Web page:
The sentence of 80 years in prison against former de facto president Efraín Ríos Montt for genocide and crimes against humanity committed during Guatemala’s armed conflict, emitted on May 10, 2013, was annulled by the Constitutional Court ten days later.
The court’s decision is a judicial aberration, since it not only exceeded its jurisdiction but also openly violated legal precepts and endorsed the underhanded mechanisms that uphold a system of impunity in Guatemala. It also demonstrates the lack of independence of the court to the powerful economic and political groups.
Guatemala is also one of the countries with the deepest social inequalities, where the dominant economic elite and the military and political powers have acted with the assurance of immunity and impunity. The genocide trial against a former head of state put an end to that assurance. Today we know that at some moment justice can be attained. That is why they tried to stop the trial and once the sentence was handed down, joined forces to have it annulled.
For members of the dominant groups–profoundly racist and used to discriminating and belittling indigenous peoples–it is inconceivable that indigenous people have accused and taken to court a general, who exercised brutal power precisely to defend the economic privileges of these groups.
Nonetheless, the genocide trial represents a breakthrough for justice and truth, the fundamental bases for building peace.
In the public hearings the truth emerged in all its rawness–the truth that government and military officials had sought to bury at all cost. This has meant an opportunity for younger generations to learn about an essential chapter in Guatemala’s history, an indispensable prerequisite for tracing a different future.
During the trial, the Tribunal marked that the sexual violence committed against Ixil women was a constituent element of the genocide. Testimonies and investigations presented during the trial proved that the rapes were directed not only to harm women, but also to destroy the social fabric of the communities, with the clear objective of annihilating the Ixil people.
The trial fortifies struggles for gender justice for crimes of the past and the present, which has a huge potential impact on the rampant impunity that surrounds the violence against women in Guatemala today, particularly femicide.
Another of the valuable experiences of the trial was the construction of broad alliances to support the victims that included human rights groups and women’s, indigenous people’s, peasant farmers organizations, along with intellectuals and progressive individuals and generated strong international solidarity. All this left the lesson that the unity of diverse sectors of society on a common objective is possible and indispensable to advance in just causes.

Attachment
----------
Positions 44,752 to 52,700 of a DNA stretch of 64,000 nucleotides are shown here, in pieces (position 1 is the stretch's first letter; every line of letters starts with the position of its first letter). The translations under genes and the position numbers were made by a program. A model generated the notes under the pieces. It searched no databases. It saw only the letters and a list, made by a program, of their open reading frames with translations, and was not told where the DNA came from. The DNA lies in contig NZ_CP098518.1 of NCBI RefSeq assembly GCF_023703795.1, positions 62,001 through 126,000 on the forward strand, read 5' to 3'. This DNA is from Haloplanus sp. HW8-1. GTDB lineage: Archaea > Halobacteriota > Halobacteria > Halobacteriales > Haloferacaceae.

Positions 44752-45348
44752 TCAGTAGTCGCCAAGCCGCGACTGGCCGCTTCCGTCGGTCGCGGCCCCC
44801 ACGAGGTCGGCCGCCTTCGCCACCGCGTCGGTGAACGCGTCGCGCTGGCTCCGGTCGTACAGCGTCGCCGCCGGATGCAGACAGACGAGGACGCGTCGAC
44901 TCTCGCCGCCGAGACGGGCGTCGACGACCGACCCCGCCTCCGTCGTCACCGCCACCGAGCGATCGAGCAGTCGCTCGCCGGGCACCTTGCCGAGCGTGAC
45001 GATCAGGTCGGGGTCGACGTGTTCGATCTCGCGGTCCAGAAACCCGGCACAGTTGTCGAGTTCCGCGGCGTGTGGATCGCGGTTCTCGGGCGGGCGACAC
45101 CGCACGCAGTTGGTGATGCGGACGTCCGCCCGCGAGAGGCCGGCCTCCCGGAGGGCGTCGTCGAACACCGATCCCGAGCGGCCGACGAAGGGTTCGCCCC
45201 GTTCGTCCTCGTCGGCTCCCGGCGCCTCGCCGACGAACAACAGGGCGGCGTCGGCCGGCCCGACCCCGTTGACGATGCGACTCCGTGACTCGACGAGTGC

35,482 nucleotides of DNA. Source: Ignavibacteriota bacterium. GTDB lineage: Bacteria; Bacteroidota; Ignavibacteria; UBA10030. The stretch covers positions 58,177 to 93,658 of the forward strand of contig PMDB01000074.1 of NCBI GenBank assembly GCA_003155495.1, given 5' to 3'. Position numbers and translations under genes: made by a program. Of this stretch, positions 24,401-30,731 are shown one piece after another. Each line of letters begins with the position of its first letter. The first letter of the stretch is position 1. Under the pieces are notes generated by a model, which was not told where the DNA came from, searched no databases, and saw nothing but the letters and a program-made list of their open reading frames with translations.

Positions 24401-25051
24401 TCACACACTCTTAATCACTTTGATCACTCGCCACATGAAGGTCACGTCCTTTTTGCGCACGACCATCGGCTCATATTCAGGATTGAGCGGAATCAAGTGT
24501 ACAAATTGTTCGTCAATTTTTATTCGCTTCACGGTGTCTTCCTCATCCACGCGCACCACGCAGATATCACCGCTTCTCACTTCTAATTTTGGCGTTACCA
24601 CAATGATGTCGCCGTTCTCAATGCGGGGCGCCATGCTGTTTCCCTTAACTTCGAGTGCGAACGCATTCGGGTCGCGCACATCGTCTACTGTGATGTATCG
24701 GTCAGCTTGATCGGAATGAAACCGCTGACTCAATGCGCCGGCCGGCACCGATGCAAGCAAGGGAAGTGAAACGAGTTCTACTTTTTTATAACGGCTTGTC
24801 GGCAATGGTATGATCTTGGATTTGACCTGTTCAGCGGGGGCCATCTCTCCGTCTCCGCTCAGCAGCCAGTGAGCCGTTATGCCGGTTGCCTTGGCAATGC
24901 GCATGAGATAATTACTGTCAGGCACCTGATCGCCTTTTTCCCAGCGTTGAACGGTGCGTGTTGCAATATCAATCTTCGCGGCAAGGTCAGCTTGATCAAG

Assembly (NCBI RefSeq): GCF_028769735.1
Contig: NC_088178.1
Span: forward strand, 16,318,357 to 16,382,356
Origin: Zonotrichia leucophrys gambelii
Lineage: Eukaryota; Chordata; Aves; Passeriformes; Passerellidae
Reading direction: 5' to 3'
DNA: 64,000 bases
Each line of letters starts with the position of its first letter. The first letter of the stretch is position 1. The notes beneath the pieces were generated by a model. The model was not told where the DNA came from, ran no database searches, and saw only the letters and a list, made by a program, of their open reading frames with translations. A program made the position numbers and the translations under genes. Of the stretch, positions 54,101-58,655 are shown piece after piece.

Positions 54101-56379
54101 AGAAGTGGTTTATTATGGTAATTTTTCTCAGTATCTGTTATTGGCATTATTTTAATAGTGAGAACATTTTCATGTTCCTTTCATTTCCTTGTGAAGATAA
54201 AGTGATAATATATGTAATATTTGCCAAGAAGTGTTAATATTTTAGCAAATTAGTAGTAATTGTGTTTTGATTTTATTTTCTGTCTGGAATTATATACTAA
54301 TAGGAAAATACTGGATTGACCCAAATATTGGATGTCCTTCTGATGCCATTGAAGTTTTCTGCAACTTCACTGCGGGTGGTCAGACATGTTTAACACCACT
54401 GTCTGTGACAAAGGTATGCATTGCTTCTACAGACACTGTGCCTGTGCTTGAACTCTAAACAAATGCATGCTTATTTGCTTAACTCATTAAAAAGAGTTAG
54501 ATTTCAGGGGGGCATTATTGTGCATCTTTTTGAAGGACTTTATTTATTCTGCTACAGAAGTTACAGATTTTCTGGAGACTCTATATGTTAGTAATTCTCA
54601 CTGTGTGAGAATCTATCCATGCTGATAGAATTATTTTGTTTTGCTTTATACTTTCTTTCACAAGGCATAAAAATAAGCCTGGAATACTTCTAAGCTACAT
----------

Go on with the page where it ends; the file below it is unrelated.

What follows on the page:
This emblematic trial is not over. The struggle for justice continues. The progress made is the result of the untiring efforts of women and men of the Maya-Ixil people, who will never stop until they attain justice. In this long road they have had the help of human rights organization and legal professionals, who also deserve recognition.
Special recognition should go to Yasmin Barrios, President of the Court of Great Risk who decided the case, along with two more members of this judicial organ. Also critical in the process was attorney general Claudia Paz y Paz, and the legal team responsible for the case in the public ministry.
Faced with a campaign of threats and intimidations unleashed by the most backwards groups in the country, it is necessary and urgent to guarantee the security and integrity of the victims, those who brought the case, the judges and prosecutors, and the human rights defenders who have accompanied the struggle for justice.
Luz Mendez is president of the Advising Council of the National Union of Guatemala Women (UNAMG). She participated in the peace negotiations as a member of the Diplomatic Political Team of the Guatemalan National Revolutionary Unit. In the international arena, she was a member of the Team of Experts on Gender for the peace talks in Burundi organized by UNIFEM, and of the Advising Council of the Global Fund for Women. She is a contributor to the CIP Americas Program, www.americas.org
Translation: Laura Carlsen
Photos: Sandra Sebastián, Plaza Pública (www.plazapublica.com.gt)
Maria Pilar Aquino
Thank you, dear Luz, for this report. Every line in your writing serves as motivation to many others, including me, to continue strengthening global solidarity and a shared commitment to justice and human rights. Eres una luz que brilla en nuestro camino, y sabes que en la Universidad de San Diego hay espacios donde compartimos tus luchas y las de tu pueblo. Si, estamos de pie por la justicia en las sociedades y religiones.
Un abrazo, Maria Pilar
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